The Psychology Of Flowers And Why Humans Love Them So Much

Whether it’s looking at flowers, arranging flowers, picking, giving, or receiving flowers, there is just something about flowers that always brings me so much joy.

Which makes me wonder… why? Why are we, as human beings, so drawn to flowers? What is the psychology of flowers?

For me, there is no doubt that flowers have a profoundly positive effect on my mood. And I was wondering if there is any kind of psychological explanation for that.

It turns out that, yes, indeed there is! Research has been conducted and a few hypotheses exist on why flowers make you happy.

Prehistorically, flowers represent hope for survival

Before a plant or tree bears its fruit, it flowers. Flowers are literally the catalyst for food. 

Imagine trying to survive back in the hunter-gatherer days. You come across a tree with flowers starting to bloom on it. More than just feelings of wonder, awe, and beauty would emerge – you would feel excitement and hope, because it would mean food is on its way. 

Flowers play a critical role in humans’ evolutionary strategy. We don’t necessarily need flowers to survive. But we do need flowers if we want to have hope that we will survive.

And when we look at the psychology of flowers, they do just that. They bring us hope, and they remind us of our resiliency.

Flowers reduce physical and psychological pain

Studies show that when patients in hospitals have plants and flowers in their rooms, they experience less pain, decreased feelings of anxiety, and less fatigue than patients who have none. Not only that, patients convey a more positive attitude towards their environment and hospital staff when flowers are present.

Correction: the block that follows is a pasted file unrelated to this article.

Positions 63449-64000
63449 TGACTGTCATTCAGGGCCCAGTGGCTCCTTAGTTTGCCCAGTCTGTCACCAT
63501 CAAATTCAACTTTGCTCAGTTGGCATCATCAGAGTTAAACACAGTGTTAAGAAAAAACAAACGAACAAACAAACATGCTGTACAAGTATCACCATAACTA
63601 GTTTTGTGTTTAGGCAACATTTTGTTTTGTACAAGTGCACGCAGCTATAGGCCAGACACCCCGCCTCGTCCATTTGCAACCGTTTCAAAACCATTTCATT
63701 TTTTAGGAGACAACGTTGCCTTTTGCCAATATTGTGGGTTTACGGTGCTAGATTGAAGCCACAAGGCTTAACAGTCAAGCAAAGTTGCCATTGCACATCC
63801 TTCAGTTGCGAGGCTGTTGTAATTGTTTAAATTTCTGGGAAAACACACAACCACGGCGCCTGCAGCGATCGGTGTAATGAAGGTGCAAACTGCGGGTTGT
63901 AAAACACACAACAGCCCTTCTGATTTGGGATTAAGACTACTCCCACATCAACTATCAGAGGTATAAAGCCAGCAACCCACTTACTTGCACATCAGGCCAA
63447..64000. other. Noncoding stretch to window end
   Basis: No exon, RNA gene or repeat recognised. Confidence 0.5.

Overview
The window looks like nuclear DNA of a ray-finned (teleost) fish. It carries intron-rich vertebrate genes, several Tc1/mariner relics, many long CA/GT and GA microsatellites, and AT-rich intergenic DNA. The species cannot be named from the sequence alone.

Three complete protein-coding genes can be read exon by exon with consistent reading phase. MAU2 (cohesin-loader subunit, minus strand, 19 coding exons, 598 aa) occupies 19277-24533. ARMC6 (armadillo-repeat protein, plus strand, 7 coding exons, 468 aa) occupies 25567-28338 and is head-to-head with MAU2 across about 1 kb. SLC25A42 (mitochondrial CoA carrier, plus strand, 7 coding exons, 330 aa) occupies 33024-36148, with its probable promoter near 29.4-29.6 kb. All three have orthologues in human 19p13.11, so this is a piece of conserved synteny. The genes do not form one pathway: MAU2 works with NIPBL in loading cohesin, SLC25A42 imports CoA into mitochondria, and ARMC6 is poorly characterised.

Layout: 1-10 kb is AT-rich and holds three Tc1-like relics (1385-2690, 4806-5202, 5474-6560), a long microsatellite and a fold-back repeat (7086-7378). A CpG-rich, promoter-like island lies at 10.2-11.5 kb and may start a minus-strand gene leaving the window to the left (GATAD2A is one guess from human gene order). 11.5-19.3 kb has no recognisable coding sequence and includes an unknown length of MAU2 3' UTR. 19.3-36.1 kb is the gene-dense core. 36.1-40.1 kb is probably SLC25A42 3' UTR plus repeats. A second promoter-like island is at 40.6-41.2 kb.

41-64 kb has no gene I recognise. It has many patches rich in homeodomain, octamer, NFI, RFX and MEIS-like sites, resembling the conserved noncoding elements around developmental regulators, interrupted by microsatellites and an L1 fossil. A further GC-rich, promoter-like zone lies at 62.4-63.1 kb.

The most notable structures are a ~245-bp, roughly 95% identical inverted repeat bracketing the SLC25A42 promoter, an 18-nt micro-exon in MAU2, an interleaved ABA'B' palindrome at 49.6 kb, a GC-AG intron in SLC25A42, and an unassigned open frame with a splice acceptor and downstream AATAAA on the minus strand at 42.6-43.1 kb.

Flowers don’t just make you happy by bringing joy – they can help to relieve psychological pain by bringing peace and comfort.

It’s no wonder we give flowers during times of grief. In those circumstances, they may not have the power to make us jump for joy with happiness, but perhaps having them around can help remedy some of the pain.

Flowers can teach you mindfulness

You might already know that mindfulness is scientifically proven to increase happiness. But perhaps you’re wondering how flowers can play a role in helping you to be more mindful.

First of all, your senses activate when you’re around flowers – humans are naturally drawn to their colors, their textures, and their scents.

Being around flowers is a multi-sensory experience. And when you pay attention to your senses, you can feel more grounded and present in the moment. Which is what mindfulness is all about.

Flowers are a part of our natural world, and exposing yourself to nature is another wonderful tool to help you be more mindful. And if you live in an apartment or big city, bringing flowers into your space can add a bit of nature and mindful awareness to your day-to-day.

And if you grow flowers, or even spend some time arranging them in a bouquet, you are engaging in a creative activity that can put you in a flow state. So instead of your mind wandering all over the place, you are engaging in an act that brings presence.